Next up for Mike Bloomberg: Banning styrofoam cups
To become law, the ban would require approval by the City Council. The Council speaker, Christine C. Quinn, suggested in an interview that she was open to a ban on plastic foam as part of a larger effort to increase recycling.
“It lives forever,” Ms. Quinn said. “It’s worse than cockroaches.”
The plastic foam used in food packaging is not actually Styrofoam, according to Dow Chemical, the company that makes Styrofoam. The company says its product is widely used as insulation, but not “in the manufacture of disposable foam products, such as cups, coolers, meat trays and packing peanuts.”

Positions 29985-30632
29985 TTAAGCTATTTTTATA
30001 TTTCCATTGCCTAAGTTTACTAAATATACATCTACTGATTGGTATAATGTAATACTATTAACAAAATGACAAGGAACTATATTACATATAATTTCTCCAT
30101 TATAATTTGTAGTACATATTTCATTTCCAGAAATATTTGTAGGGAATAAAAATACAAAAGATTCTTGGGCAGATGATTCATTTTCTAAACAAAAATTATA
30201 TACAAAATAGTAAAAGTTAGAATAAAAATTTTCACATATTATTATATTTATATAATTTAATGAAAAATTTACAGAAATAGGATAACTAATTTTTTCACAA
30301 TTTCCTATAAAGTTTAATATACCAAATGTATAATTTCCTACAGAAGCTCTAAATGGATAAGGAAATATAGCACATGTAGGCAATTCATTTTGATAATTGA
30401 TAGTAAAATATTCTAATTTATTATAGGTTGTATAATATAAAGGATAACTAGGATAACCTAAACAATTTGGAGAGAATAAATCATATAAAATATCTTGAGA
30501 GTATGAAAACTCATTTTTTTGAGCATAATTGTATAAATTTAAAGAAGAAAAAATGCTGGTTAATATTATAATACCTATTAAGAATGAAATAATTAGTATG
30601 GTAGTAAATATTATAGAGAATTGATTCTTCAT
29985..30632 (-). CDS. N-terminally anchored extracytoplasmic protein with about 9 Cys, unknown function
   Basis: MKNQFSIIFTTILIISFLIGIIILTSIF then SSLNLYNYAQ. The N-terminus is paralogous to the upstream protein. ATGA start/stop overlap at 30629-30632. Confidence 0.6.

Officials at City Hall said a plastic-foam ban could save millions of dollars a year. Plastic foam, which is not biodegradable, can add up to $20 per ton in recycling costs when the city processes recyclable materials. The city handles about 1.2 million tons of food waste each year; the mayor’s office estimated that the city’s annual waste stream included about 20,000 tons of plastic foam.